Drupal 8 Tapas in Barcelona

By Andrew Ward,
Catalonia

Wait, is This BADCamp 2011?

This Drupalcon felt a bit more like a camp than conference. It was more modest in scale than the Drupalcons I’ve attended in North America, and a high percentage of attendees were developers rather than businesspersons exploring Drupal as a solution to their online needs.

I attribute this to the transition that Drupal is currently undergoing. With Drupal 7 at full maturity, the broad momentum has been shifting ever so slowly towards the development of Drupal 8. But things are now picking up, and developers were in town to obtain insights and train on the platform, which is radically different than previous major versions.

The Dries Speaks

One of the most insightful talks at Drupalcon came from Dries Buytaert. He outlined the status of Drupal, addressed current pain points in the platform, and talked about other solutions in the web application space.

In summary, Dries indicated that Drupal 8 is finally ready for small site construction and for larger sites, provided they are not in production. (A week after his talk Drupal 8 RC1 has been released). A goal for Drupal 8 was to obtain a larger portion of the small sites that competitors such as Wordpress take, and to do that the site builder and themer experience out-of-the box had to be vastly improved. That said, Drupal 8 is still having its cake and eating it too. Developers will still enjoy the depth that Drupal provides, which will continue to cement the CMS’s status as a platform for major web applications.

Dries acknowledged the pain that shops feel with the Osborne Effect, which states that the announcement of a new release slows adoption of the current version. As such, the momentum of Drupal has slowed for some Drupal agencies. However, he expects Drupal 8 to increase interest in Drupal, and for activity to start rising, much like what happened for Drupal 7 was released.

Community Pulse

The developers I talked to had different thoughts on the status of Drupal 8. Opinions ranged from “it’s ready to start building websites” to “it’s going to take a few months.” One major concern about the new platform’s readiness is the lack of contrib module support. While many key modules are now in Drupal 8 core, much of the functionality that gives Drupal its breadth is not yet ported over.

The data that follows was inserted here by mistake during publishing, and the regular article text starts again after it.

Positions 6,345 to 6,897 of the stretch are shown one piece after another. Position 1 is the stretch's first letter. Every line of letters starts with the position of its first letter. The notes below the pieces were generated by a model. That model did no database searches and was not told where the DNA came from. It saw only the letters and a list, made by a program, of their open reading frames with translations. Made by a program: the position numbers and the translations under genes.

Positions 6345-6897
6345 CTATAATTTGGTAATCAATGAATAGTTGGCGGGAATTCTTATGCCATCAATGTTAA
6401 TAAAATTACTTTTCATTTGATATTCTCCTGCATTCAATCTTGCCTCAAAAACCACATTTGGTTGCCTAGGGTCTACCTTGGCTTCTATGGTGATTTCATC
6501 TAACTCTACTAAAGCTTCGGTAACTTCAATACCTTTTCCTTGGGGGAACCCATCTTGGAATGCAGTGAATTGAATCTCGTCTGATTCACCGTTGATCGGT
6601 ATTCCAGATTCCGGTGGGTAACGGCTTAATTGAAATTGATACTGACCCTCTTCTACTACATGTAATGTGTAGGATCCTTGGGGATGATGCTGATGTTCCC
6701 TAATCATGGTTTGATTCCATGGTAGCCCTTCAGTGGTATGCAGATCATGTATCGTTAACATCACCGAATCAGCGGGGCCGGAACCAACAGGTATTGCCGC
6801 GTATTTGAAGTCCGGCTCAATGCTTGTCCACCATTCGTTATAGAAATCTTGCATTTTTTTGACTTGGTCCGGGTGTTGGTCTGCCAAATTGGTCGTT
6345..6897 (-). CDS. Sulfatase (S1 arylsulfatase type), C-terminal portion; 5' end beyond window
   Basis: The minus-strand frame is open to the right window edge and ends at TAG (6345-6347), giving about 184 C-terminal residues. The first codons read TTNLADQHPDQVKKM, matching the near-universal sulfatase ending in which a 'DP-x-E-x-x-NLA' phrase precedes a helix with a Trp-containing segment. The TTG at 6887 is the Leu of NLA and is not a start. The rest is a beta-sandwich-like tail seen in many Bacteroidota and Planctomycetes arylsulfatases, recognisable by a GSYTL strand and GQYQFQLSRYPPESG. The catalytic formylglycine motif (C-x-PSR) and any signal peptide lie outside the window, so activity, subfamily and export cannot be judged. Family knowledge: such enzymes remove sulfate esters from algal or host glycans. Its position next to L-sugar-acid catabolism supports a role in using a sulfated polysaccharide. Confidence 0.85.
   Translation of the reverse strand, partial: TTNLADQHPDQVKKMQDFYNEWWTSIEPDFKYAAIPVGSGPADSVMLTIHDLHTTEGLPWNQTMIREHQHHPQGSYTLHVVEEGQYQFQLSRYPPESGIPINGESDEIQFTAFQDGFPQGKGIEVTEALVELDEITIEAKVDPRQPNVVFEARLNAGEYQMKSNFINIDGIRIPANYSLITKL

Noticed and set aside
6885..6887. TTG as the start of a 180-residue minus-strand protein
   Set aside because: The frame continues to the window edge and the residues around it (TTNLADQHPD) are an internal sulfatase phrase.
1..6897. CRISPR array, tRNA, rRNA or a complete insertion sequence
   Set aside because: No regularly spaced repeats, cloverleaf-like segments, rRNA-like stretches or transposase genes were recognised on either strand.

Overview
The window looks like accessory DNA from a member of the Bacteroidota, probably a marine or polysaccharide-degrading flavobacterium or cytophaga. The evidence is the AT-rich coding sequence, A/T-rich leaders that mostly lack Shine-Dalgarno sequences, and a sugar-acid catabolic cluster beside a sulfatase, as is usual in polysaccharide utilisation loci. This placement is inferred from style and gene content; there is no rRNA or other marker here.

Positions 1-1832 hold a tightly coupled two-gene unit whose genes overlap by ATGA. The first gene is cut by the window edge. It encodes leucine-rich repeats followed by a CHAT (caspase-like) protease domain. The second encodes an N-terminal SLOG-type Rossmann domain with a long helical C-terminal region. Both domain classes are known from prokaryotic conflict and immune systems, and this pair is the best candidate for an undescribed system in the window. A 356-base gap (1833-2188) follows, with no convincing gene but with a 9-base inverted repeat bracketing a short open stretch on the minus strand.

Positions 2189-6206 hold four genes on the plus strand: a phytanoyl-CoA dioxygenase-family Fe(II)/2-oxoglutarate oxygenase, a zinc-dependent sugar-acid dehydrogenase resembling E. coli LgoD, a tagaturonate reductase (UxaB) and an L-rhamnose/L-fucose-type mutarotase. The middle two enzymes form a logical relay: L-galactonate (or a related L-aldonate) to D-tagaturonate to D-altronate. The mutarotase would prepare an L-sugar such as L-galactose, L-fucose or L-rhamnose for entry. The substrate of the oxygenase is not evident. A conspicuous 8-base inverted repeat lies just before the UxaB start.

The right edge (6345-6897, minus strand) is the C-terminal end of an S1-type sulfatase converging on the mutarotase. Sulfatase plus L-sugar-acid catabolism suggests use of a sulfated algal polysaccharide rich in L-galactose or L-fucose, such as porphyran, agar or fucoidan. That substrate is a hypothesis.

One thing is clear: the developers acquainted with object-oriented frameworks and industry-standard development are excited by Drupal 8. The shift to Symfony and moving configuration into files should offer a much easier development process for heavy hitters and novices alike. But even though Drupal 8 is “ready,” getting to an overall happy place might take some time.

The Drupal Brand’s Staying Power

Although the underlying framework of Drupal has changed, its brand concept of being an extensible and powerful open-source framework for developers should persist. The major obstacle now is its initial learning curve, and there is much for the broader community (if they’re still onboard) to learn given the significant shift, which looks to be for the better -- at least in the long term.

At Kalamuna, our senior developers are preparing for Drupal 8’s rise. This will enable the rest of our team to transition more smoothly when the opportunities are more regular. The balancing act here is that we continue to support websites in Drupal 6 and 7, and build Drupal 7 websites, which will be viable and maintained for years to come.

So what does this mean for you? If you have a complex site and are looking to upgrade to Drupal 8 from a previous version, you may want to wait for the Drupal community to become more acquainted with the new framework, otherwise the upfront costs of development may be tough to stomach. However, if you have a simple site, now is not a bad time to start engaging agencies about Drupal 8.

Leaving a Free Catalonia

I was able to fly into Barcelona on the weekend prior to the conference and explore the area with friends. The city reminded me of San Francisco, an open, young, international port city, but with hundreds of years of history behind it. The community-oriented city was in its element due to the annual Merce Festival taking place, and it was a perfect time to have a conference. So thanks to the Drupal Association for the thoughtful planning!

Andrew Ward

Co-Founder, Communications

Andrew's introduction to Drupal came through his activist work in the Beltway, and he's been delivering amazing websites to clients ever since. Fueled by raw milk and unprocessed foods, Andrew is driven to liberate you from rotten correspondence. He applies his Belichick-like attention to detail to each project to ensure success and happiness.